The Dominican Republic has asked the Inter-American Human Rights Commission to declare the position taken by the organizations that are defending the rights of the descendants of Haitian migrants as inappropriate, unfounded and with no legal basis. The complaint stems from an allegation by NGOs that there is a government policy to deprive certain individuals of their nationality.
During a hearing entitled “The Judicial Response in cases of denaturalization in the Dominican Republic,” the Dominican ambassadors to the Organization of American States (OAS) and the White House, Roberto Saladin and Anibal de Castro, assisted by Migration Director Jose Ricardo Taveras and Mayerlin Cordero Diaz, deputy representative at the OAS, said that no policy of “denaturalization” exists, as the plaintiffs in the case are suggesting.
They reiterated that there was no state-sponsored discrimination against migrants. “We reaffirm most emphatically that these hearings are of a general nature and that their purpose is “to hear testimony or collect information about the human rights situation in one or more states or ‘about things in general,’ so therefore they are not called upon to hear individual cases.”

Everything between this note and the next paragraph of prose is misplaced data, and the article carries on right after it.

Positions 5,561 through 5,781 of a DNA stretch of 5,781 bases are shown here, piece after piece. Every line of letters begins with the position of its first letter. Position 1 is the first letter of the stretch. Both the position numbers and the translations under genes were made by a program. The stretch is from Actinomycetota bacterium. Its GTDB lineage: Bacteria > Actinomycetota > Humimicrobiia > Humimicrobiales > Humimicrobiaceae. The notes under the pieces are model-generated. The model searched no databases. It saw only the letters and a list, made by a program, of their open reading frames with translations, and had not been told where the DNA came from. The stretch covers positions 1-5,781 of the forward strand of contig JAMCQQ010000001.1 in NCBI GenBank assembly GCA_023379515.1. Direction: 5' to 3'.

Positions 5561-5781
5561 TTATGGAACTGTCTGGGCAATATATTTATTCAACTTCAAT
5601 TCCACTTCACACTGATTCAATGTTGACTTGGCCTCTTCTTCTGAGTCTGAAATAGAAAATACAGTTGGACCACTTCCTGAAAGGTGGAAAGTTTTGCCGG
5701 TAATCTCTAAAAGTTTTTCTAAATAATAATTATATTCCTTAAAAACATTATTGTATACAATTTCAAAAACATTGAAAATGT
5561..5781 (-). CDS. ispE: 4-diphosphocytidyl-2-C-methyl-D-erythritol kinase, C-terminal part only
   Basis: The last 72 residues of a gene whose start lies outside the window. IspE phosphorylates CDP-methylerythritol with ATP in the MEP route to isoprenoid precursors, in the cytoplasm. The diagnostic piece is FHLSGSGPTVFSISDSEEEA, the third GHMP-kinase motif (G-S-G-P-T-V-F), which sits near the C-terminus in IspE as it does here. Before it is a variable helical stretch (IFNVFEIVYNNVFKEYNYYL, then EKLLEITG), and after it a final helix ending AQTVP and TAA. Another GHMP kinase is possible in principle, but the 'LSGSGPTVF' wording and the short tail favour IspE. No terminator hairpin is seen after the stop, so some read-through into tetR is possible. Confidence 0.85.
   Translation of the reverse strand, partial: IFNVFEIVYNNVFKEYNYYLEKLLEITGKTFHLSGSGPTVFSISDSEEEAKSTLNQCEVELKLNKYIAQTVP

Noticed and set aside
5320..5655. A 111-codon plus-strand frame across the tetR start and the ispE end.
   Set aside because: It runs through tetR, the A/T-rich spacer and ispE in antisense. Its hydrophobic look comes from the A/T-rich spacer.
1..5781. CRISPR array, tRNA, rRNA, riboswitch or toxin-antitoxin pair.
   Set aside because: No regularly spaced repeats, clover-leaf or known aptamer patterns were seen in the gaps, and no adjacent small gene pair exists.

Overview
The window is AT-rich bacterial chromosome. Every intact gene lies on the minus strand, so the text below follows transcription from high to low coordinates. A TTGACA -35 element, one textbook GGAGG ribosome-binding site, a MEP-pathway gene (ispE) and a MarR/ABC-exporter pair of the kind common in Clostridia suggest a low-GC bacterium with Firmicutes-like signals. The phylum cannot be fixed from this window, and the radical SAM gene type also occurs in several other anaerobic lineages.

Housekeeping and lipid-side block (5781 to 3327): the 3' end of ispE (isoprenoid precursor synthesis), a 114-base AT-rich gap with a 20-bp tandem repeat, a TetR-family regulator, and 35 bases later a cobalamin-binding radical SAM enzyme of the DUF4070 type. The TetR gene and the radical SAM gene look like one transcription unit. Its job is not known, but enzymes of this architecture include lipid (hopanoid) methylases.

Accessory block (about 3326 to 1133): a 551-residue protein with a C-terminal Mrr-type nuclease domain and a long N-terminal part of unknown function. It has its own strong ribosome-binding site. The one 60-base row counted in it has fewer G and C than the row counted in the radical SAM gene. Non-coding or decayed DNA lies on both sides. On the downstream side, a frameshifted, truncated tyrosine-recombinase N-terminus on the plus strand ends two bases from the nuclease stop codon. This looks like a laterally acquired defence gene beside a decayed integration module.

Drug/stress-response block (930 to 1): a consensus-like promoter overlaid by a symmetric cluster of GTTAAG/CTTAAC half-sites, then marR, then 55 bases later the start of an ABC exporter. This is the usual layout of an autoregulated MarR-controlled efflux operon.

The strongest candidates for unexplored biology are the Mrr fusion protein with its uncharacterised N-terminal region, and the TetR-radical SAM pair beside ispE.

The delegation expressed the willingness of the Dominican state to continue advancing in the processing and solution of these issues according to the laws and regulations in force in this area. During the hearing, held at the OAS headquarters in Washington, it was argued that the content of Resolution No. 12 and Circular No. 17 by the Central Electoral Board (JCE) at no times makes any reference to racial criteria to suspend the issue of civil status certificates: Birth, Death, Marriage or Divorce. Neither is this criterion seen in the implementation of these dispositions.
“In these documents, the only thing that is established is a procedure for “the provisional suspension of the issue of civil status certificates that are irregular or contain mistakes.”
They were referring to the position of the Movement of Dominico-Haitian Women (Mudha) and other organizations that are arguing that 417 cases of Dominicans in which the registrars of the Civilian Registration offices, backed by the aforementioned dispositions, used racial criteria to deny the issue of documents (such as the “cedula”, birth certificates or copies of these documents). The DR representatives said that they had received only 107 complaints and showed the OAS copies of communications sent to MUDHA requesting documentation on the other 300 cases, back in July 2011.